From infancy up, chores are coded pink. Looking on the Toys “R” Us website, I see you can buy a Disney Princess My First Kitchen (fuchsia, of course), which is one in the eye for royal privilege. Suck it up, Snow White: you don’t get out of the housekeeping just because your prince has come. Shop the blue aisle and you’ll find the Just Like Home Workshop Deluxe Carry Case Workbench – and this, precisely, is the difference between masculine and feminine work. Masculine work is productive: it makes something, and that something is valuable. Feminine work is reproductive: a cleaned toilet doesn’t stay clean, the used plates stack up in the sink.

The worst part of this con is that women are presumed to take on the shitwork because we want to. Because our natures dictate that there is a satisfaction in wiping an arse with a woman’s hand that men could never feel and money could never match. That fiction is used to justify not only women picking up the slack at home, but also employers paying less for what is seen as traditional “women’s work” – the caring, cleaning roles.

It took a six-year legal battle to secure compensation for the women Birmingham council underpaid for care work over decades. “Don’t get me wrong, the men do work hard, but we did work hard,” said one of the women who brought the action. “And I couldn’t see a lot of them doing what we do. Would they empty a commode, wash somebody down covered in mess, go into a house full of maggots and clean it up? But I’ll tell you what, I would have gone and done a dustman’s job for the day.”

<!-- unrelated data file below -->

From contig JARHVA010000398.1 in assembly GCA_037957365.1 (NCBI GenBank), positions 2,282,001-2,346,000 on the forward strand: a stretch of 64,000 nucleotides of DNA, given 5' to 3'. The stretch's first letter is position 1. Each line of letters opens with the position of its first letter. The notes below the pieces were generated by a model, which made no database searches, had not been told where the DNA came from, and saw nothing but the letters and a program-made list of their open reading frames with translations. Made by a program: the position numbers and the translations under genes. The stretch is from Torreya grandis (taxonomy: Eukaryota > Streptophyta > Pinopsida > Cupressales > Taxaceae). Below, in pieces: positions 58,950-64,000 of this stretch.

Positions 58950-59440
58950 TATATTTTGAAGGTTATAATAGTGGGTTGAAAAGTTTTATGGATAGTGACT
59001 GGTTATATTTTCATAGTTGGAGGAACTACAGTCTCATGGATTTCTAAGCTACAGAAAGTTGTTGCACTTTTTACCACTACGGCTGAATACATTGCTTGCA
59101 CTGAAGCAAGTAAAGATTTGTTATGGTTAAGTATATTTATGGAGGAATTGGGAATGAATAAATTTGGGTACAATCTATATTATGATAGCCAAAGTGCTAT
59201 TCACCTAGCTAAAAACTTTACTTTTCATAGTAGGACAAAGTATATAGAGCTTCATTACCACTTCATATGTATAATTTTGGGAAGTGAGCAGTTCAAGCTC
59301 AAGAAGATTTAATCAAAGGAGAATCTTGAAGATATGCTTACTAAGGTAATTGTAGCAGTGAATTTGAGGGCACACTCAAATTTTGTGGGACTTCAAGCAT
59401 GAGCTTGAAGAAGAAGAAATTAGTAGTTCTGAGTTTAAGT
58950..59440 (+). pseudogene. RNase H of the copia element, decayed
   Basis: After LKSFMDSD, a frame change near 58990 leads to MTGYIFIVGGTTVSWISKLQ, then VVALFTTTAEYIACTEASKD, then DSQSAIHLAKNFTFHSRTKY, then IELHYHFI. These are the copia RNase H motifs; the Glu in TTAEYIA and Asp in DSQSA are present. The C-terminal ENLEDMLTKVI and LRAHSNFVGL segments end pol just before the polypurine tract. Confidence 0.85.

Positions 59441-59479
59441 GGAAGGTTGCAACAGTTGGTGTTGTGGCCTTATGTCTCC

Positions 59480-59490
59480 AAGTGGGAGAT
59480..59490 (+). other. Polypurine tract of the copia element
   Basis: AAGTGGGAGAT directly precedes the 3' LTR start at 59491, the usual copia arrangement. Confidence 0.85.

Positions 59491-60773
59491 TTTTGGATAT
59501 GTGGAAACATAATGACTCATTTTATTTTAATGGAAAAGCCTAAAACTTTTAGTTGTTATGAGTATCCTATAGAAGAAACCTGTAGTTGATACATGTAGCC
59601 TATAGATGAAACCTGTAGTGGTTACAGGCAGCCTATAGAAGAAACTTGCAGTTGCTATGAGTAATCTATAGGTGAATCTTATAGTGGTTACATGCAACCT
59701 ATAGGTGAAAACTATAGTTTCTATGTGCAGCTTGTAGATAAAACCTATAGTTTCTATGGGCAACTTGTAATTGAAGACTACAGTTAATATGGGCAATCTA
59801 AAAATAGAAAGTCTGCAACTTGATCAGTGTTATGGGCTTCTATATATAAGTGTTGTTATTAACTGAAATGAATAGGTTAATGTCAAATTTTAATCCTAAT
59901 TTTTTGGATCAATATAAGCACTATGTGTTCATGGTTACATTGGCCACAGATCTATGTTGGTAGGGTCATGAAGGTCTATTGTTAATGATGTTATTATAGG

If women are paid less, they’re more financially dependent on the men they live with. If you’re financially dependent, you can’t walk out over your unfair housework burden. No wonder the settlement of shitwork has been so hard to budge. The dream, of course, is that one day men will sack up and start to look after themselves and their own children. Till then, of course women should buy happiness if they can. There’s no guilt in hiring a cleaner – housework is work, so why shouldn’t someone get paid for it? One proviso: every week, spend just a little of the time you’ve purchased plotting how you’ll overthrow patriarchy for good.

Sarah Ditum is a journalist who writes regularly for the Guardian, New Statesman and others. Her website is here.